FLORENCE — Mayor Steve Holt discussed various avenues of economic development during Thursday night's State of the City address.

In doing so, Holt touched on various positives, such as the city's 2.7 percent unemployment rate, as well as additions to industries and strong commerce.

However, he said there is an aspect of economic development that continues to increase in emphasis by business prospects: quality of life.

"A better community creates good jobs," Holt said.

He discussed Florence's visual appeal, as well as its activities, events and the arts. Those are issues that matter to prospects and set it apart from the list of competitors.

For prospects and others alike, it often comes down to a final question, Holt said: "If everything else is equal, do I want to be in a major city or do I want to be in Florence, Alabama?"

"Image has come to the forefront," he said. "Quality of life has come to the forefront."

Holt said the Tennessee Valley Authority recognizes there is something special about Florence.

Last month, Florence became one of only nine cities to reach Platinum level in TVA's Sustainable Communities program. The program considers a city's environmental, community and economic aspects when reviewing applicants.

He also listed a series of enhancements Florence has enjoyed this year.

"We completed a $1.5 million paving program this year," Holt said, adding that plans are underway for a $2 million program this coming year.

A video during the presentation showed additional projects from 2019. Those include a new sorting machine at the Florence Recycling Center; The Cypress Creek Canoe & Kayak Access Area at 1981 Jackson Road; renovations at Veterans Park and other parks; completion of the roundabout at Huntsville Road and Royal Avenue; West College Street improvements and the opening of the 13,000-square-foot animal services facility.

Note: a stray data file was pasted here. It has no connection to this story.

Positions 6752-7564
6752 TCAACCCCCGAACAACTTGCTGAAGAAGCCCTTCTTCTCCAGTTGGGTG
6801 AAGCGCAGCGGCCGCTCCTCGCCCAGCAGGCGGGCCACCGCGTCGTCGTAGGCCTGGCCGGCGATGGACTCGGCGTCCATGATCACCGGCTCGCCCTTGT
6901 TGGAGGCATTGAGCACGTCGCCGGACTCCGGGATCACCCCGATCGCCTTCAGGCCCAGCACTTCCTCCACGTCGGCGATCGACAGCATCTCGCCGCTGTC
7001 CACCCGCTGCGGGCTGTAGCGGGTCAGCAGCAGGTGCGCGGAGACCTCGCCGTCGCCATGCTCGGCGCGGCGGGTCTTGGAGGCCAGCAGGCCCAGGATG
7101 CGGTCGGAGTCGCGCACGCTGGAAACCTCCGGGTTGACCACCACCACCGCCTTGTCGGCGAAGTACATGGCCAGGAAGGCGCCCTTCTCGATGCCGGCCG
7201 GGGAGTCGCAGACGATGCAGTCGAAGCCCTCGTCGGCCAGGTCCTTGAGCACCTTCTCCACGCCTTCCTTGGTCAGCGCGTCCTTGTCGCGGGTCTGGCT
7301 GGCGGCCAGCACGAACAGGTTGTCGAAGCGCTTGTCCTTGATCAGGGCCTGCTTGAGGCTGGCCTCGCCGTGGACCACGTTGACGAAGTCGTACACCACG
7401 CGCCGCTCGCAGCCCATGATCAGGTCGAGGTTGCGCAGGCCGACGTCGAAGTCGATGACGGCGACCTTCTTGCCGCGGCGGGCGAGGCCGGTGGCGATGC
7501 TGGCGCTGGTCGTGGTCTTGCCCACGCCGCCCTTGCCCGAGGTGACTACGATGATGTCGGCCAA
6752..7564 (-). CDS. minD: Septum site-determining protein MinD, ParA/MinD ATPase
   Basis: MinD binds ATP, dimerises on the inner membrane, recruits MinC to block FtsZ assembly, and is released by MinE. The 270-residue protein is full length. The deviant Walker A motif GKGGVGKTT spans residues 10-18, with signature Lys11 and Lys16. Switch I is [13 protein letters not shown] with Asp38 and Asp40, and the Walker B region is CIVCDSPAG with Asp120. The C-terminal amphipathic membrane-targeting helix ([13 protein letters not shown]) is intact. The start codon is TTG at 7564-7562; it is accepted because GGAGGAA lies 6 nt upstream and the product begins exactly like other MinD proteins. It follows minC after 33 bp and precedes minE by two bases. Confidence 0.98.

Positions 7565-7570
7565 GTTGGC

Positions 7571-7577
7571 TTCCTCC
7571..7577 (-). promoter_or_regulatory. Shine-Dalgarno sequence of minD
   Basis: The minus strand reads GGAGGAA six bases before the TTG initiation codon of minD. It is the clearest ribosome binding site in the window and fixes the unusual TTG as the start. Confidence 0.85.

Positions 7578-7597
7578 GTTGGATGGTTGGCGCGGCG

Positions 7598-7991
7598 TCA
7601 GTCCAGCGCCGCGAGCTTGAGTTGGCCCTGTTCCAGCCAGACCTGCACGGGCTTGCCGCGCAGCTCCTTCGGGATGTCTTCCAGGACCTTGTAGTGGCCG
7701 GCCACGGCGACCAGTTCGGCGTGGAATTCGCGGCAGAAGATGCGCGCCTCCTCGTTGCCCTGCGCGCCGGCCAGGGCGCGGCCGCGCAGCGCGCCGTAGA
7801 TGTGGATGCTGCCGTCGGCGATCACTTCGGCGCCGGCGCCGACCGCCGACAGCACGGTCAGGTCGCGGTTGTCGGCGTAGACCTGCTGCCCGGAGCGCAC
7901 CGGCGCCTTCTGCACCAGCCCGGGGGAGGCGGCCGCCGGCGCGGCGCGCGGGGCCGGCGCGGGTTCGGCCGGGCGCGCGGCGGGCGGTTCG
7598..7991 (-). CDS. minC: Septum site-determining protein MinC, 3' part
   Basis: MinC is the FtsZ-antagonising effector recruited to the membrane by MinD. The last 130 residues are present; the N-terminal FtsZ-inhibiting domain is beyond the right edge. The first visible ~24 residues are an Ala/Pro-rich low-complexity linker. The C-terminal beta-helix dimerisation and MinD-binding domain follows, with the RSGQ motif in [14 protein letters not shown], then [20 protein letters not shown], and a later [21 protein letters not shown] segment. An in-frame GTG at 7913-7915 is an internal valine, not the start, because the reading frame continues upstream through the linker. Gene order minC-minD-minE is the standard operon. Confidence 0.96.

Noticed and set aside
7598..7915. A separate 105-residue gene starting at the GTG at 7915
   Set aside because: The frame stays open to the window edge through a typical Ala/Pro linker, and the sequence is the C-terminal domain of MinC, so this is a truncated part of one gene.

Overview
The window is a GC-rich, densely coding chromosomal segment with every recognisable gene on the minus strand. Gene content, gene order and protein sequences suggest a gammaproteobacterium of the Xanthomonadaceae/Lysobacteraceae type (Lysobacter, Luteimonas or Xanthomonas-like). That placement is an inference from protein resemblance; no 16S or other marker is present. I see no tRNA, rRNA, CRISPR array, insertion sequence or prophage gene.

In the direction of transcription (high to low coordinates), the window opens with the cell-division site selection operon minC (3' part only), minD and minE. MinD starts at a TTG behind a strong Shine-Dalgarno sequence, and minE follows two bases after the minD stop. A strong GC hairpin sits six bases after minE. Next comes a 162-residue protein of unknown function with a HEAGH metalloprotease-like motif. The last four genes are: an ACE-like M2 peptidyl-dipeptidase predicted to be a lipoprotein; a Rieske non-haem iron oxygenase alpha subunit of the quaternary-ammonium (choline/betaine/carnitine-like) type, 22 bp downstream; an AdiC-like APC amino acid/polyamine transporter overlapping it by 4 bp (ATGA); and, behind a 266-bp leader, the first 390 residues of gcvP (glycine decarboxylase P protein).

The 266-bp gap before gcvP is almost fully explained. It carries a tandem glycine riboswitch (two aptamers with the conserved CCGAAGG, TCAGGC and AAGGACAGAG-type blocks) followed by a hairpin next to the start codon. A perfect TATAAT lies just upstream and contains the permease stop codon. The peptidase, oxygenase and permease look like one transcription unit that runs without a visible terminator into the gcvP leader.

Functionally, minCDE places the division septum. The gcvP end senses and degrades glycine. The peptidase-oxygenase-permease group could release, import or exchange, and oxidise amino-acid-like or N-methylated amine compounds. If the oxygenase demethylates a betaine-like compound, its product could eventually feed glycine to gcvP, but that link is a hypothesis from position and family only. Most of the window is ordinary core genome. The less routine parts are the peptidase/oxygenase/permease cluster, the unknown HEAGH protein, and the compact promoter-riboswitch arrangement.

Earlier this year, Florence passed a 1-cent sales tax increase that is helping boost the ability to have these projects.

Numerous projects are in the works for the upcoming year, Holt said. Just this week, the City Council authorized completion of the River Heritage Trail along the Tennessee River; Pope's Tavern and other museums are getting face lifts; and fire stations and the first floor of the Police Department will have renovations.

Holt said the city of Florence's finances are in good shape. The city is operating on a General Fund of $69.4 million this year and has strong reserve funds.

The city has 737 full-time and 216 part-time employees and its retirees benefit from a retirement fund that is at over $90 million, he said.

Holt said a Public Affairs Research Council of Alabama study that was revealed this year showed the Shoals Metropolitan Statistical Area led all MSAs in Alabama in work-force readiness among high school seniors.

He said the University of North Alabama, which has an annual economic impact of $316 million, has eclipsed the 8,000-enrollment mark for the first time. Meanwhile, the new North Alabama Medical Center has 1,804 employees.

"They have added 90-plus new jobs just in the last year," Holt said.

bernie.delinski@timesdaily.com or 256-740-5739. Twitter @TD_BDelinski

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